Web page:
Returning to the previous example, the next step after statistical analysis might be to produce geospatial visualizations of the data and to use geospatial analysis to better understand the spatial relationships between data variables such as incident counts, racial characteristics, and clustering based on neighborhood income levels. Knowing how to plot data on a map is the most basic level of coding for this phase. It doesn’t require deep knowledge of GISc, let alone any spatial statistics or geographical theory. It also doesn’t require any “coding” knowledge other than how to use a simple mapping tool to convert database records into dots on a map. But if simply mapping points on a map isn’t sufficient to the objectives of the research project, then additional knowledge of goegraphical theory and how to use more complex GISc tools and methods opens up a range of different possibilities for analysis and presentation, as well as new sets of questions that can be asked and potentially answered.
So it’s not just the complexity of the programs or how one interacts/codes within them, but entirely new ways of working with, manipulating, and understanding data that are revealed by diving deeper into the intricacies of using and coding with a set of tools. And if the theory precedes the capabilities of the tools, then developing new tools to accomplish the desired tasks might be that big scary next step that the researcher or developers need to take on next.
This lengthy abstraction of the concept of “coding” serves multiple functions. First and foremost is to clear up some of the confusion surrounding the mystique of code. Second, I want to provide a framework for thinking about the diverse set of things that might fall under the umbrella of coding. Third, I want to emphasize that most of us are already engaging in various forms of coding without even realizing it, and thus, learning new languages and forms of coding might be approached the same way that we think about learning a new software package, a new version of Word, or even a new genre of reading.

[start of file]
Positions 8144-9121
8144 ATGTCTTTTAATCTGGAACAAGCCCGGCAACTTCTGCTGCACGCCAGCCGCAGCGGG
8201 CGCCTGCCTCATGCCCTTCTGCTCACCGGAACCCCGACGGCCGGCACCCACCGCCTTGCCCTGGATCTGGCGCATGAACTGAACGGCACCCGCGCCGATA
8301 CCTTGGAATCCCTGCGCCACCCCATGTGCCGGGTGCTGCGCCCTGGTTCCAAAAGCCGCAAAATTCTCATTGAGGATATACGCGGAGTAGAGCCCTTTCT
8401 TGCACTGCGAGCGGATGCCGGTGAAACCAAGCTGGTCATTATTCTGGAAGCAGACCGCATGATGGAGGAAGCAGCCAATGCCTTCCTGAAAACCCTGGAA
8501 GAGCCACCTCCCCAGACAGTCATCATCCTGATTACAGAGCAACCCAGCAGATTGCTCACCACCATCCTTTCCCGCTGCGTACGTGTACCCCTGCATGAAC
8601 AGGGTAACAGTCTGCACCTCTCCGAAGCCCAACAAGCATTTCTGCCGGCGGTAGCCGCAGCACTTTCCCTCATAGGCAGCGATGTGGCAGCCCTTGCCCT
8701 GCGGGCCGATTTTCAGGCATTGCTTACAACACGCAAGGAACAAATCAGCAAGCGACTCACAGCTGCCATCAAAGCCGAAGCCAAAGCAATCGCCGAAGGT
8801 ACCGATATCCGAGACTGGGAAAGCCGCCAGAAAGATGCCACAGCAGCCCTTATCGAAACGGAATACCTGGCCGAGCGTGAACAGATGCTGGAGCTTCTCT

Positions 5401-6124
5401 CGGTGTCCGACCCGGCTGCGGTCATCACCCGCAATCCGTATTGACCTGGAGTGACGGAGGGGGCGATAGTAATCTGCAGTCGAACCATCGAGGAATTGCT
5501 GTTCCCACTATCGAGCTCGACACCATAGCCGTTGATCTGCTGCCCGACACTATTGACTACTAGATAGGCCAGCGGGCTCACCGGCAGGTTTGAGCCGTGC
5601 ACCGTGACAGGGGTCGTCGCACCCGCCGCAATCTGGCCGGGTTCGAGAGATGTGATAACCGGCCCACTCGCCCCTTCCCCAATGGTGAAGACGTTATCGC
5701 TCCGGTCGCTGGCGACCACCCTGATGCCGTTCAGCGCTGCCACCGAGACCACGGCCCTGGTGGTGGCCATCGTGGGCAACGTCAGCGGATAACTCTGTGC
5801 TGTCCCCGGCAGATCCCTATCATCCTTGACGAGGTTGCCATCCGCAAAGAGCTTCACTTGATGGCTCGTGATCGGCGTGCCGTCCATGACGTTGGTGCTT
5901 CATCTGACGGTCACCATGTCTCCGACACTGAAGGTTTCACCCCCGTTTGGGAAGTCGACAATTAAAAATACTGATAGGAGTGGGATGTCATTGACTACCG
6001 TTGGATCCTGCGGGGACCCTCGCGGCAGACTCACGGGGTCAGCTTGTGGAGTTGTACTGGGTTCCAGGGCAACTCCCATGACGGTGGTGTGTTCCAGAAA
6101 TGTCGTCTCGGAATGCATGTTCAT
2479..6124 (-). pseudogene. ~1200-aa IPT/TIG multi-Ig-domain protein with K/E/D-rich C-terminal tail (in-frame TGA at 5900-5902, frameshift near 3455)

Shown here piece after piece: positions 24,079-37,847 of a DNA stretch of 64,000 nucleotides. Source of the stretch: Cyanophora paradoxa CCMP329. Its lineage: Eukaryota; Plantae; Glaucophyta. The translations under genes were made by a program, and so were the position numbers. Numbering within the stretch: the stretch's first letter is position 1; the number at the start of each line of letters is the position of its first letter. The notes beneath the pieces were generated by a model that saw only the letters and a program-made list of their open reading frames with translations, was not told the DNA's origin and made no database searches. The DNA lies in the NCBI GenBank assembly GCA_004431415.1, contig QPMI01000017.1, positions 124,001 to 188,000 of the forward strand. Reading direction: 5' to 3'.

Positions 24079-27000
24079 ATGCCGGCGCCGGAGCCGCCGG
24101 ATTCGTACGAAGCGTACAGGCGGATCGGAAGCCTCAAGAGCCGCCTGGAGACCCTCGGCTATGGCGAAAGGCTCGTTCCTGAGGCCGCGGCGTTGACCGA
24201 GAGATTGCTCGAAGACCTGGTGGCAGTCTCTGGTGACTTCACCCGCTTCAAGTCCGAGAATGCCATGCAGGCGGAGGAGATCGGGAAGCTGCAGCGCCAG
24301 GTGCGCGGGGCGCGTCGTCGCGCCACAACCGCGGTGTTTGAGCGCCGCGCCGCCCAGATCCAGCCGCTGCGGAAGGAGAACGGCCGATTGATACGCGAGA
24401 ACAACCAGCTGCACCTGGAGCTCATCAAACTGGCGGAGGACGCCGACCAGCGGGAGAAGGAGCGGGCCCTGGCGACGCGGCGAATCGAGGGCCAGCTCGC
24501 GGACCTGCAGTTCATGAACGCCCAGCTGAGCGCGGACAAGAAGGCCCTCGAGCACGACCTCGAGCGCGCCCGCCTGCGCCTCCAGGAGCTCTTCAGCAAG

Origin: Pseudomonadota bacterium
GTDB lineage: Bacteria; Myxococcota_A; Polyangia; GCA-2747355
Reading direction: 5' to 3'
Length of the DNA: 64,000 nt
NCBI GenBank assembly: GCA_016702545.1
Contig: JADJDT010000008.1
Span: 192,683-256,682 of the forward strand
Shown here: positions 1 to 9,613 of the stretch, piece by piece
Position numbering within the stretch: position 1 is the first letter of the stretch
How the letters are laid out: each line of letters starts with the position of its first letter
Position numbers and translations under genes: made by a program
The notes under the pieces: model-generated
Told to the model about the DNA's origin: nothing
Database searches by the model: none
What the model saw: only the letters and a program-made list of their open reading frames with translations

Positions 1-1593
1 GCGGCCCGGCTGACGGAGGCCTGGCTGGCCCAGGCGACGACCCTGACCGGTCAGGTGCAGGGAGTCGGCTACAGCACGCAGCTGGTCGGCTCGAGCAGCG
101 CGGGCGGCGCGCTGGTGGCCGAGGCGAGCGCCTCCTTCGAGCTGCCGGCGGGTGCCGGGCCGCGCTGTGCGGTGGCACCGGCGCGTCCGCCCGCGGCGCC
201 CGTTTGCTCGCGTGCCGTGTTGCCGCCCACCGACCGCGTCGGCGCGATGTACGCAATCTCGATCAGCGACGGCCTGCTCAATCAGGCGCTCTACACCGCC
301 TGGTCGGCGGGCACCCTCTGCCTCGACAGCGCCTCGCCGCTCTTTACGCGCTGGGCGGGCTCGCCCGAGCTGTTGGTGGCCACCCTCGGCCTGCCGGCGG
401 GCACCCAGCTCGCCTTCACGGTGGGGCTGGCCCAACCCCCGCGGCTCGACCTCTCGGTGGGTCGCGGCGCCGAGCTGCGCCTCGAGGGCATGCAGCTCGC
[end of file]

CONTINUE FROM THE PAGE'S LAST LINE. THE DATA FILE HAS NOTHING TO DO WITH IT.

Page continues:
Moving from one category of “coding” to another based on the taxonomy outlined above is almost always an involved learning process. And at some point, gaining an understanding of programming and computer science theory is necessary. But that doesn’t mean that the first thing one has to do to learn how to “code” is to dive head-first into theory or learning the syntax of a specific language.
Rather, thinking about coding as a continuum of skills, techniques, theories, and practices means that challenging oneself to learn a new set of tools specific to the types of research questions, interests, or novelties at hand is always about building a familiarity with new aspects of coding, interacting with data, and experiencing different theoretical approaches to computing. But the most important parts of learning how to code, like any other skill, are patience, practice, and lots of trial and error.
So next time the question comes up, “How do I learn to code?” or “Do I need to code to be a Digital Humanist?” it might be helpful to approach the question not from a position within existing DH debates, but rather from the perspective of what skills does the person possess and what categories of coding do they fall into, and what might be a logical next step for building out that repertoire?
 Berman, Marshall. 1988 (1982). All That Is Solid Melts into Air. New York: Penguin Books. pp 15.